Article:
Court of Appeal upholds dismissal of executive director of “workplace infected by sexual harassment”

Ontario’s highest court has once again signaled that it takes a very dim view of supervisory personnel who fail to rein in their sexual urges on the job. As we reported in the case of Bannister v. General Motors of Canada (see “Court of Appeal sends strong message on sexual harassment by supervisory personnel, twice” on our Publications page), supervisors and managers will be held to a higher standard than ordinary employees in weighing allegations of sexual harassment.

The case, Simpson v. Consumers’ Association of Canada (Dec. 21, 2001), concerned the termination, after four years of service, of the employer’s executive director, following a number of alleged sexual incidents and instances of abuse directed at female staff. The employee, David Simpson, was successful at trial, winning 12 months’ damages in lieu of notice and a further six months’ notice for bad faith dismissal.

In discharging Simpson in January of 1993, the employer had relied upon six alleged incidents:

  • An incident in 1989 in which Simpson allegedly propositioned his considerably younger executive assistant, saying he “could make things happen” for her at work if she agreed to have a “personal relationship” with him. Although Simpson denied the allegation, the woman’s testimony was not challenged on cross-examination. The trial judge found that Simpson had been “testing the waters” with the woman, and that his advances had been rejected.
  • An incident in 1990 in which the employer’s legal counsel alleged she had been lured by Simpson into accompanying him to a strip club, where he regaled her with an account of his wife’s experience with lesbianism. Simpson testified that he was on friendly terms with the woman, that they often had frank discussions about sex, and that they went to the strip club at her suggestion. The trial judge found in Simpson’s favour.
  • An affair in the spring and summer of 1991 between Simpson and his secretary. Simpson acknowledged that the souring of their affair had had an impact on their working relationship.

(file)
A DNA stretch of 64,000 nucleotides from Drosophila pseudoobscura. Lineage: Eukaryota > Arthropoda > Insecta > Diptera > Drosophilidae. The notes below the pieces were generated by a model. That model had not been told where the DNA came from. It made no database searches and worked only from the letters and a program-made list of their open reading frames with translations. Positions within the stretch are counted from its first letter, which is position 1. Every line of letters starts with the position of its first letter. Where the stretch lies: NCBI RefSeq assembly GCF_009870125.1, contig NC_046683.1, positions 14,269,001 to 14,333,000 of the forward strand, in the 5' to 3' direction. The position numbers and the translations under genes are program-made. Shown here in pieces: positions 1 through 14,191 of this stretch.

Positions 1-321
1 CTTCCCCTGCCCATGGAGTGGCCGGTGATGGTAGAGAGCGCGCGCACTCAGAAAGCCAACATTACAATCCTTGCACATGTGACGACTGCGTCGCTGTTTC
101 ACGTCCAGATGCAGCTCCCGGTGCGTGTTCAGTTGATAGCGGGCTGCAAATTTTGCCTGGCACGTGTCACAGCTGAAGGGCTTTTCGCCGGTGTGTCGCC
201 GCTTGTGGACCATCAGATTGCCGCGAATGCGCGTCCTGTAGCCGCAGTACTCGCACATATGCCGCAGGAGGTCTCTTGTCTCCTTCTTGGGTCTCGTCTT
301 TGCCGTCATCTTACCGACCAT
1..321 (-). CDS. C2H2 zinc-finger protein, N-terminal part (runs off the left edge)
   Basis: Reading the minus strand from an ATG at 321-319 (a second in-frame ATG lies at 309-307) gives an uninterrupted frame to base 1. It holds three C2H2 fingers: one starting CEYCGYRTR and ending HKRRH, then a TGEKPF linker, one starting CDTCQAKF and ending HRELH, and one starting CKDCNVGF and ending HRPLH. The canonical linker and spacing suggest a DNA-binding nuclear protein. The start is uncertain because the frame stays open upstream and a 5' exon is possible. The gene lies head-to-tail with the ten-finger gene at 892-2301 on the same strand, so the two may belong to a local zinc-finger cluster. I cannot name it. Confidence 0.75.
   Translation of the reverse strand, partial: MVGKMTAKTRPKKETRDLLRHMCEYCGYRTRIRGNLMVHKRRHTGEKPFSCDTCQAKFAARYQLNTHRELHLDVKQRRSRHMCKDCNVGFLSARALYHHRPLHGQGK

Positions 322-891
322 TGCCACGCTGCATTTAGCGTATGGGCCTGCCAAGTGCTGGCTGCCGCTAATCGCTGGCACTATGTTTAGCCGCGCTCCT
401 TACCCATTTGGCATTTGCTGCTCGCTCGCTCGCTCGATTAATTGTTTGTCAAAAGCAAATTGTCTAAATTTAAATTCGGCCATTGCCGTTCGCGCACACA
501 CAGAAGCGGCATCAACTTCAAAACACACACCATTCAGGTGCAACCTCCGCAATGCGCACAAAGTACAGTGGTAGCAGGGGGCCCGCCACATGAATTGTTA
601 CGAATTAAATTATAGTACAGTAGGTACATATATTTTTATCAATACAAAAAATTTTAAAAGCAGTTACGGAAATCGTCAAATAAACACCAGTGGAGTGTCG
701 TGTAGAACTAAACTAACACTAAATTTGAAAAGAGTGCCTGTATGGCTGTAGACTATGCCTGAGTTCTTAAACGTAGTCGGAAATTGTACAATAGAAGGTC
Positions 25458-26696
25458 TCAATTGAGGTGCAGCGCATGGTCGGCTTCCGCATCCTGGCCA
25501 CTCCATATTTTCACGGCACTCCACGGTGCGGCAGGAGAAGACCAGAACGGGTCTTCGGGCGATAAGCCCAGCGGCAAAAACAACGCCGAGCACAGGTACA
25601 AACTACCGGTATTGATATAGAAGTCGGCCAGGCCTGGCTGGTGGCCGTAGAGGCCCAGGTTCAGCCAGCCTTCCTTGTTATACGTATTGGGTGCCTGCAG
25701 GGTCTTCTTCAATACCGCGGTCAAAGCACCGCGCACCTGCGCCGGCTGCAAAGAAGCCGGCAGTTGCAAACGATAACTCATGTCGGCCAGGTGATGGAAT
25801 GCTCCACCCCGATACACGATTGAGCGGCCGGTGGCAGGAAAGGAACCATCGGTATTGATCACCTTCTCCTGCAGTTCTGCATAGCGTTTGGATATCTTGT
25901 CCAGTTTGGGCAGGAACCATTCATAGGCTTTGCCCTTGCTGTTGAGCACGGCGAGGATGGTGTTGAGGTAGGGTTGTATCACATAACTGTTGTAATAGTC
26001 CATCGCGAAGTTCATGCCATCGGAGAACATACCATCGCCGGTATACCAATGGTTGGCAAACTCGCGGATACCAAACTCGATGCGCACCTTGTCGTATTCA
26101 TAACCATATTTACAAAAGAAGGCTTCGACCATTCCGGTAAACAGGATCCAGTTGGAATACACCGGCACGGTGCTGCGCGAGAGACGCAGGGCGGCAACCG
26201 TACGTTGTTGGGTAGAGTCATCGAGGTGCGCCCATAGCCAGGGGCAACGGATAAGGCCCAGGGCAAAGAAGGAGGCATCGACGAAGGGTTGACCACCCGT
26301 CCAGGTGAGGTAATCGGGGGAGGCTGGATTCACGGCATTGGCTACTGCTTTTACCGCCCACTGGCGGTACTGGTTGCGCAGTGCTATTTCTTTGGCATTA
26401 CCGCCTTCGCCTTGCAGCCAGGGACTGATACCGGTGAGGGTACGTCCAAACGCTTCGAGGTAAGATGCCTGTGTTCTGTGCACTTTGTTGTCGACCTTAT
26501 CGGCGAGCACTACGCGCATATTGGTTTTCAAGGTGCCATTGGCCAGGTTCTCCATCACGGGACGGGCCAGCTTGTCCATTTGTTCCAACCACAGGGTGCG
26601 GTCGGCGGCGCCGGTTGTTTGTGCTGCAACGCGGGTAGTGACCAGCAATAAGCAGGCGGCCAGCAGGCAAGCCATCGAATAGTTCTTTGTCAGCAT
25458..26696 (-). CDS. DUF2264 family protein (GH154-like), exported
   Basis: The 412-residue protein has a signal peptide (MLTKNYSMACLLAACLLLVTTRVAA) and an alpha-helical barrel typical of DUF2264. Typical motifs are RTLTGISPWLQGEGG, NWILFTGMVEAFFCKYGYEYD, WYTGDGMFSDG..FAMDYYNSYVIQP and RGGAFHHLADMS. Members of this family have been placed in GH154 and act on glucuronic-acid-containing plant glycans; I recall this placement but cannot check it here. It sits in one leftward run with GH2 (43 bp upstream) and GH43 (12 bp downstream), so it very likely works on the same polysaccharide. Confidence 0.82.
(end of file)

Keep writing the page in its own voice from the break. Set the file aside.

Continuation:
• A gathering of several employees in July 1991 at Simpson’s cottage, in which he and his assistant went skinny-dipping.
  • An incident in June 1992 following a meeting of the employer’s board, in which Simpson and several employees had drinks and went into a hot tub in a hotel suite. Simpson was naked, and his secretary bare breasted. Afterwards, he was observed at the bar, wrapped in a towel, by three volunteer members of the employer’s staff.
  • An incident in October 1992, during an annual general meeting, in which Simpson squeezed the buttocks of the employer’s bookkeeper as she bent over to take off her shoes. Simpson testified that the incident resulted from a misunderstanding and that he had apologized immediately.


In finding that Simpson had been wrongfully dismissed, the trial judge noted that the alleged incidents had occurred during a time when the employer had no sexual harassment policy, and “just prior to the heightened consciousness concerning the issue of sexual harassment”. He found that all of the incidents occurred outside the workplace, and that, with the exception of the squeezing of the bookkeeper’s buttocks, they all constituted consensual conduct among friends. He faulted the employer for failing to investigate the alleged incidents, thereby missing the chance to avoid “highly protracted, and unfortunately very expensive litigation”.